Those scales are tipped in the police union’s favor, Walsh said. Final disciplinary decisions are typically appealed by an arbitrator under contract and state rules. Arbitrators historically are more lenient in disciplinary matters than chiefs, in addition to overturning disciplinary decisions based on procedural issues even in cases where the employee admits to a violation.
Some Council members, including Roberto Treviño (D1) and Jada Andrews-Sullivan, suggested that Council endorse a resolution similar to one recently approved in Austin that highlighted the need for reform.
“It is our duty and our right to the City of San Antonio to step up and ask for repeal if we want to see changes,” said Andrews-Sullivan (D2), the only black Council member. She appreciated the dialogue surrounding reform, but noted that the City – and protesters – have known where specific change is needed for years.
In contract negotiations that started in 2014 for the current contract, the City attempted to adjust the disciplinary processes. That push was overshadowed during negotiation sessions by the Council’s priority to reduce the enormous financial burden of rapidly rising health care costs. Mayor Ron Nirenberg, who then served as District 8 councilman, and former Councilman Rey Saldaña were the only Council members who voted against the current contract in 2016 that left disciplinary procedures untouched.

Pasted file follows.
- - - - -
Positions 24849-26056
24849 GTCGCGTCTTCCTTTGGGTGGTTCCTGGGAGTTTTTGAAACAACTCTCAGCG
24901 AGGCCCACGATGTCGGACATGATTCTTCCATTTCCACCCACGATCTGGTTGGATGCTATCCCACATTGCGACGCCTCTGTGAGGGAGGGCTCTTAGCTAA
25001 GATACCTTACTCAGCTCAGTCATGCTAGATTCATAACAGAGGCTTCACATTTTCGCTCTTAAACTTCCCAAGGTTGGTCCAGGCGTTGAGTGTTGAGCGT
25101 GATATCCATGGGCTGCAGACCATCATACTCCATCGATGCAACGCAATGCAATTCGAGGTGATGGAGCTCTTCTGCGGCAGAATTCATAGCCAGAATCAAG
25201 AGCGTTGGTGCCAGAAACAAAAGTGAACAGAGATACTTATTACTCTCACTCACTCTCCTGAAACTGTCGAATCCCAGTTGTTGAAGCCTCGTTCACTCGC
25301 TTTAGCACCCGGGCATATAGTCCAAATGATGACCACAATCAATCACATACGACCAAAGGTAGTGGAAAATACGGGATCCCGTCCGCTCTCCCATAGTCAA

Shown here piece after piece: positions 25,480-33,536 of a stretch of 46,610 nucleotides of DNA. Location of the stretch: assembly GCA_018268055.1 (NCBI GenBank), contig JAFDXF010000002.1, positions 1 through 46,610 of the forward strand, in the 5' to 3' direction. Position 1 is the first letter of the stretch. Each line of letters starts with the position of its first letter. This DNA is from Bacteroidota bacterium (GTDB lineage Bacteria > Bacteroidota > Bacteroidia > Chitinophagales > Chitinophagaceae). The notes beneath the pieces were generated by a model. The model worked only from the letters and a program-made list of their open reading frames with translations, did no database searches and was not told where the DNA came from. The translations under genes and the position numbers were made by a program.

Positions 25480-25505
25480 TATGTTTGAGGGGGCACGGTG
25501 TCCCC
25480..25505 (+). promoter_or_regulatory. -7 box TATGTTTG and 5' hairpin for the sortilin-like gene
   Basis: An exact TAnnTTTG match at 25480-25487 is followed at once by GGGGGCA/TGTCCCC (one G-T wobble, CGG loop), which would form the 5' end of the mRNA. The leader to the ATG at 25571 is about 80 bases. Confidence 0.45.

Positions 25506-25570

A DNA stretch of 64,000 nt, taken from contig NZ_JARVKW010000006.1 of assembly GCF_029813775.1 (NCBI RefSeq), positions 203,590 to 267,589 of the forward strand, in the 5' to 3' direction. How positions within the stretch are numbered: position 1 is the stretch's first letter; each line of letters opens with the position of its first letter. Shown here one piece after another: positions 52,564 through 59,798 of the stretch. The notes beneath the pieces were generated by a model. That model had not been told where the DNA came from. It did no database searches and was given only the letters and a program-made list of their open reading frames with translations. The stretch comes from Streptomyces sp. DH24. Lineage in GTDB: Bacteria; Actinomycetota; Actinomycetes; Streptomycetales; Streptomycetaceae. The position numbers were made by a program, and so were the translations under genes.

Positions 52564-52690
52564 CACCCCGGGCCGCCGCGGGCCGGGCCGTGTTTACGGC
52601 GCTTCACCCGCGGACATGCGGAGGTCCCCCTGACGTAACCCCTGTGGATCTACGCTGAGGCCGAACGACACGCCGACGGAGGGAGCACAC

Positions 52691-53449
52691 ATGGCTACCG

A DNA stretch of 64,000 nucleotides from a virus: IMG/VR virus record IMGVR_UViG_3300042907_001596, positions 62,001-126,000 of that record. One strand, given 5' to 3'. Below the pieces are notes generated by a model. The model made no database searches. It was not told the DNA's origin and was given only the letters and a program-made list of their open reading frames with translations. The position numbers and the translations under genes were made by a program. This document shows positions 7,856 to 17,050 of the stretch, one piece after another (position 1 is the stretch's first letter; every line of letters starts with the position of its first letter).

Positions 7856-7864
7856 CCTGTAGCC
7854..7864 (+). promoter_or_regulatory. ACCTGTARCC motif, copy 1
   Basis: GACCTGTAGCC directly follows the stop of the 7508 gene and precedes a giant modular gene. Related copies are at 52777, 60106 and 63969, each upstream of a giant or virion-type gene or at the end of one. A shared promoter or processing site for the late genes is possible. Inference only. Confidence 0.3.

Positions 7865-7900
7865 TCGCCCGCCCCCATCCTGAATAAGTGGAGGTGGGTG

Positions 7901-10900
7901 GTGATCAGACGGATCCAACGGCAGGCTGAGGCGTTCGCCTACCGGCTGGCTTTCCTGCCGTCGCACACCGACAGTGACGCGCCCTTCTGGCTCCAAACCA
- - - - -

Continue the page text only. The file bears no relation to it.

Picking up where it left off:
“There have to be consequences for misconduct and there are right now, but they have to be certain and they must be final,” McManus said. “If they’re not, we get police officers back in the department that need to be fired.”
Changes to State and local rules need to be pushed “as hard as we can,” he said. “The time for that to happen is now if there ever was one.”
Though he stopped short of commenting directly on chapters 174 and 143, McManus said he would support reform at the state level and cited specific articles in the police union contract (28 and 29, which deal with disciplinary and arbitration processes).
Before a vote can occur on one or both of those chapters, voters have to get it on a ballot through a certified signature petition process. Organizers face an uphill battle to get enough signatures for one or both; the deadline to file a petition that would trigger a referendum on the November ballot is Aug. 17. However, signatures are valid for 180 days after they are signed. It’s possible that such a petition could be added to the May 1, 2021, ballot when mayor and council member elections will take place.
To get a repeal of Chapter 174 on the ballot, 19,337 verified signatures (5 percent of the number of votes cast in the November 2018 election) will be required. For Chapter 143, 10 percent of registered voters or 78,415.
For perspective, Texas Organizing Project (TOP) and other groups took two months to collect and submit more than 144,000 petition signatures for the paid sick leave ordinance in 2018.
Martin said she’s looking into ways to make the petition (or petitions) available online.